Dan Lefaivre

To tell you the truth, we do not really worry about that index too much. That is more of a retail index than of all the areas we were focused in, so our focus is especially in the buildings architectural area is the higher education, science technology, health care which we find really doesn’t track closely to the index, overall index. So it is nice that it is going up, that is good. It cannot hurt us, but even when the index was at lower levels, we still found lots of opportunities in the sectors that we were focused on.

Tahira Afzal – KeyBanc

Got it, okay. And the third question I had was in regards to acquisitions. Several of your peers in the US who have reported have indicated that acquisition prices have been going up. I would love to get a sense of what you are seeing and whether you think if prices are going up, it is a temporary phenomenon.

Dan Lefaivre

I wouldn’t say that the multiples are going up. For good firms, you are willing to pay at the higher end of the multiple range but the actual multiples really have not been going up, it is a question of what kind of EBITDA is the acquired firm actually producing and more importantly going forward what is their performance going to be and what kind of performance are they going to have once you bring them into the Stantec team and what kind of revenues can you generate from that new integrated acquisition. So the valuations you do for companies is a very complex process and I wouldn’t say that prices are actually on general going up, I think that for good companies that have good revenue generation potential in the future, you pay a higher multiple for it and that’s probably more of the issue than the overall cost going out. There's lots of opportunities we see out there right now and it is probably from that perspective if you have to pay higher for a firm, there is lots of firms out there as well, so it is a good market from that perspective.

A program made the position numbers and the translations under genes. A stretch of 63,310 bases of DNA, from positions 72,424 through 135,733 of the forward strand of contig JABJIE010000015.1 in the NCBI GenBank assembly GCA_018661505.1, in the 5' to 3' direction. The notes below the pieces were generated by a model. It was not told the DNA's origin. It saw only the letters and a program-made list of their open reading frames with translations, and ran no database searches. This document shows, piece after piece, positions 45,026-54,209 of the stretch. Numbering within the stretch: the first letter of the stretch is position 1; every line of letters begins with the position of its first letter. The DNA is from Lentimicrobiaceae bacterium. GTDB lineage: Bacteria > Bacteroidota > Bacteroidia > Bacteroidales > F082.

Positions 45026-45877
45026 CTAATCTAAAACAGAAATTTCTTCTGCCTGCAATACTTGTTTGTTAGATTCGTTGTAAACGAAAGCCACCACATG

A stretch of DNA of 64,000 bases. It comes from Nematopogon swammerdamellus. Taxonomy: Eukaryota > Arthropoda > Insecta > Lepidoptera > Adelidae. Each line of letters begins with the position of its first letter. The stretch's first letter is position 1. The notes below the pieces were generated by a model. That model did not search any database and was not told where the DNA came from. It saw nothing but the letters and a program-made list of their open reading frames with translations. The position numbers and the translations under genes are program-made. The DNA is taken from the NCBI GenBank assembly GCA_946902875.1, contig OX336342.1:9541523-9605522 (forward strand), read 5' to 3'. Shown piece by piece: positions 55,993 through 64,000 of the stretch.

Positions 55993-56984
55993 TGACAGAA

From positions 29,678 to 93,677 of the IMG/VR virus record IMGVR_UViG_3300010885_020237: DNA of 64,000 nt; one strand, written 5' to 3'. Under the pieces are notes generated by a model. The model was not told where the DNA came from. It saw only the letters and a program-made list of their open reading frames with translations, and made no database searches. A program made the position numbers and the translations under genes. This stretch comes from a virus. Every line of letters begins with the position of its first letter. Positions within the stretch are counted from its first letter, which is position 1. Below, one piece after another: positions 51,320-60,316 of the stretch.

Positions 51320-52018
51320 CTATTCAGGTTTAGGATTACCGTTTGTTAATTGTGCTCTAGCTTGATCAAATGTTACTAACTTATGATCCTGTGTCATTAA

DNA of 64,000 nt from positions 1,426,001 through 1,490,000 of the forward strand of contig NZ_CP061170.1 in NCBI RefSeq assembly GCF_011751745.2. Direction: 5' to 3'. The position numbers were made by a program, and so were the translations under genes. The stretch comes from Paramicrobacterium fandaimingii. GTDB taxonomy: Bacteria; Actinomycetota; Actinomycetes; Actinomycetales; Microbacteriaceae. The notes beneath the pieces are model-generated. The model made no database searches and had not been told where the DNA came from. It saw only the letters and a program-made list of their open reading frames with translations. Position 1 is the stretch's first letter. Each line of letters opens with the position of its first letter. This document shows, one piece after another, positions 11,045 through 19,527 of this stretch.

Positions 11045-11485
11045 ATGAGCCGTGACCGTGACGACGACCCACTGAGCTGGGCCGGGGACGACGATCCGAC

Tahira Afzal – KeyBanc

Got it, thank you very much.

Dan Lefaivre

Welcome.

Operator

Thank you. (Operator instructions) our next question comes from Ben Vendittelli with Laurentian Bank Securities. Please go ahead.

Ben Vendittelli – Laurentian Bank Securities

Good afternoon.

Robert Gomes

Hi, Ben.

Dan Lefaivre

Hi, Ben.

Ben Vendittelli – Laurentian Bank Securities

Just a follow-up on acquisitions, I wanted to get your thoughts on what we could expect going forward. You have made quite a few acquisitions in the past couple of quarters. Can we expect that to continue and what does your pipeline look like?